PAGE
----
There is no finer guy in golf than Kenny Perry.

          It was gut wrenching to watch his meltdown at Augusta, seeing a great and once-in-a-lifetime opportunity slip away from him. In a golf year filled with uneven moments, one of the saddest for me occurred at The Players. Perry was playing in a group with Angel Cabrera, the fellow who was good and lucky (recall the shot off the tree) to beat Perry in the playoff at the Masters.

          I asked how he felt and he said, "Sad." I laughed a little, thinking he was kidding. But it was clear he was serious. That round brought back awful memories for him. Kudos to someone who a) agreed to be interviewed about it and b) was honest enough to say that. It was a tough year for him in other ways, too, given that his mom lost her long struggtle with cancer.

         Before the Open at Bethpage, I did a piece on Perry and the public course he built for his fellow residents at home in Kentucky. He is the rare big-money athlete who was not only interested in the fact the story ran , he asked for a copy of it. Just like high school or college kids do.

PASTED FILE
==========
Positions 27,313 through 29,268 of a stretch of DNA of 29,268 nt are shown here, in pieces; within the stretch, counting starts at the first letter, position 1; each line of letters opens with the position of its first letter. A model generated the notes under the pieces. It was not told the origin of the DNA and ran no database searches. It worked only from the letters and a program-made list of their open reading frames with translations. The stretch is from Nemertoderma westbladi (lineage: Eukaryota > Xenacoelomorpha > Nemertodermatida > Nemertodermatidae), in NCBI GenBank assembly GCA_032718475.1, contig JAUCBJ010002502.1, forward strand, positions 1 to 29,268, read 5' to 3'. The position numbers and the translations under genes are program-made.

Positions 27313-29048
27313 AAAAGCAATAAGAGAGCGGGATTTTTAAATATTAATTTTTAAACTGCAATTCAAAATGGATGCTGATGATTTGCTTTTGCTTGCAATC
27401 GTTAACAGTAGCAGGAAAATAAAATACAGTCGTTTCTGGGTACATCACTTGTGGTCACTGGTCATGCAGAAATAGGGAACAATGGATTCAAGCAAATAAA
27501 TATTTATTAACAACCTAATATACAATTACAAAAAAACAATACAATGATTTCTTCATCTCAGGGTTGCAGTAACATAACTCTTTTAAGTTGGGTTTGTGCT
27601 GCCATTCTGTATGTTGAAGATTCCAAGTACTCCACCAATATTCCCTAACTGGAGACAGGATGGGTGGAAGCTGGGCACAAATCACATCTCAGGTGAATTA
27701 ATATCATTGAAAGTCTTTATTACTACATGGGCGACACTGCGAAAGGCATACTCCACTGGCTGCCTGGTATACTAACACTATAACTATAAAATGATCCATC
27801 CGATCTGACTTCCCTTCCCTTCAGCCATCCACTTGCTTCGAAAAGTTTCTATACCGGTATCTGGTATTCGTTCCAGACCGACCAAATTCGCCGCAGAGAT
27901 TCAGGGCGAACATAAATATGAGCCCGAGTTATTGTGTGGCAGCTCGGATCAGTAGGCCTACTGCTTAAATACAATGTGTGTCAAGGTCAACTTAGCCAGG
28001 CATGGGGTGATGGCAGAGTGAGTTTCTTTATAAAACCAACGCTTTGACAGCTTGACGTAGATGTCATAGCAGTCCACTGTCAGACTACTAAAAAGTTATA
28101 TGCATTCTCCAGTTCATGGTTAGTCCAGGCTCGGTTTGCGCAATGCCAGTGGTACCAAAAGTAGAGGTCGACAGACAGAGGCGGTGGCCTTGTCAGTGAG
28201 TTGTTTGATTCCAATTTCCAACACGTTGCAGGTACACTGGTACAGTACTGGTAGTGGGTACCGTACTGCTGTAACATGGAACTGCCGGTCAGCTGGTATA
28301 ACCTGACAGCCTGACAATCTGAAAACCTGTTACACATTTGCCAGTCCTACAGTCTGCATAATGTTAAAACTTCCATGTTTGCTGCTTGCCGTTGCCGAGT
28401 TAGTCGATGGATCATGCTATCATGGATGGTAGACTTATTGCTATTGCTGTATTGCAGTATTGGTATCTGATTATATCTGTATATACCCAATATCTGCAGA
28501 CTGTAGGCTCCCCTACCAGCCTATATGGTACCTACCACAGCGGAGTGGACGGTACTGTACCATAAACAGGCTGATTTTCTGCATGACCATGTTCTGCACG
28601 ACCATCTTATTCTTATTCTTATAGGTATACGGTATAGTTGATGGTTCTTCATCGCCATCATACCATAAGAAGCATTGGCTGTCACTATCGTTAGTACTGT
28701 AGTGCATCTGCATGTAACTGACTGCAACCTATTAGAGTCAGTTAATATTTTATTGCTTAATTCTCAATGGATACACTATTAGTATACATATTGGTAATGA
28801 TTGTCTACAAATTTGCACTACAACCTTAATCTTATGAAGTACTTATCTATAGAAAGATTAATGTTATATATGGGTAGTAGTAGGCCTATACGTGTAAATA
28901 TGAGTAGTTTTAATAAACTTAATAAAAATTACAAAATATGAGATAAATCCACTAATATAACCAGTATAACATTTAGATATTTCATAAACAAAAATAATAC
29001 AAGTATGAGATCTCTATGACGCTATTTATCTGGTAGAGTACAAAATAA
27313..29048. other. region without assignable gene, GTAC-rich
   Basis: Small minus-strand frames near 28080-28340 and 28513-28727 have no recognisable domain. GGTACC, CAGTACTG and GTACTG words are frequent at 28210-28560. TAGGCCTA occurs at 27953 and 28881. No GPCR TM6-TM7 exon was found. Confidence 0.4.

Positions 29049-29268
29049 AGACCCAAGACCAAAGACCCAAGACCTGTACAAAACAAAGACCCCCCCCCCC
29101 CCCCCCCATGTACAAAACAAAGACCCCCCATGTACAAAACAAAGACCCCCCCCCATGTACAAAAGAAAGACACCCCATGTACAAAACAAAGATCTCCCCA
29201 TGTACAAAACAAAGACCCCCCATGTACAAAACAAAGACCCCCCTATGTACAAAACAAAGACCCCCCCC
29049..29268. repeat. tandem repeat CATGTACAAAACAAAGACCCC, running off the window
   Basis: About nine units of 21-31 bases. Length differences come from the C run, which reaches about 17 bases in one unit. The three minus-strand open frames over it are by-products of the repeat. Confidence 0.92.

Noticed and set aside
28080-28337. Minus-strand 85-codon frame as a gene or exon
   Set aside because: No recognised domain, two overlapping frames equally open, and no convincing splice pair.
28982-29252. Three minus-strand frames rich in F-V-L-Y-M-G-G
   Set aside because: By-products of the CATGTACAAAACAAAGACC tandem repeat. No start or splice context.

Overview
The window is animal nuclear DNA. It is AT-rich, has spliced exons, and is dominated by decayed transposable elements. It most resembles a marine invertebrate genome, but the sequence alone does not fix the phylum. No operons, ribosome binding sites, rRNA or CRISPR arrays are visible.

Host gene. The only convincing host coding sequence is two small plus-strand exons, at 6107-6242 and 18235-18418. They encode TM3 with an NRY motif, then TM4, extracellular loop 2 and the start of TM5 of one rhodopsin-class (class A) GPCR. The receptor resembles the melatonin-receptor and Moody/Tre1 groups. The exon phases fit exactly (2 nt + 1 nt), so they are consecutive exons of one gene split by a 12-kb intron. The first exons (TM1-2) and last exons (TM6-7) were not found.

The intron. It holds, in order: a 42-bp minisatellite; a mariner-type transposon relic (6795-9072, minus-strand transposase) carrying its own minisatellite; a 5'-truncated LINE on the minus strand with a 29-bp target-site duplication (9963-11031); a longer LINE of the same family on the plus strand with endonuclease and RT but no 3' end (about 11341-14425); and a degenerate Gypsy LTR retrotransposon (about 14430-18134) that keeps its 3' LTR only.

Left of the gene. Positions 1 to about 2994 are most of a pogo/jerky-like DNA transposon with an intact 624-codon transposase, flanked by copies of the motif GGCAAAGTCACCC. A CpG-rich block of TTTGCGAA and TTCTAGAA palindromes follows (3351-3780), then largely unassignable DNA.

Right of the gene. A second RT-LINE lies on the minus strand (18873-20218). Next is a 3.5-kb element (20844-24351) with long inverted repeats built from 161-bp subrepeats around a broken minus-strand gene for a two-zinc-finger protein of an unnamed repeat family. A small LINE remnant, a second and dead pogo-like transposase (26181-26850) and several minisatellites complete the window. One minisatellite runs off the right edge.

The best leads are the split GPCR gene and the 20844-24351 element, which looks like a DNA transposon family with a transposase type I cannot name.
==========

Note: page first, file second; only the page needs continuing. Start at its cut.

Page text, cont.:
advertisement | advertise on newsday

          Perry is a man of faith and he knows he has had many blessings. He likes to share them. So when he played in the SBS Championship in Maui this past week, he didn't just show up. He brought 13 people with him--family members and friends, including a couple that used the trip as an opportunity to get married.

          It wasn't even so bad that he was paired again with Cabrera.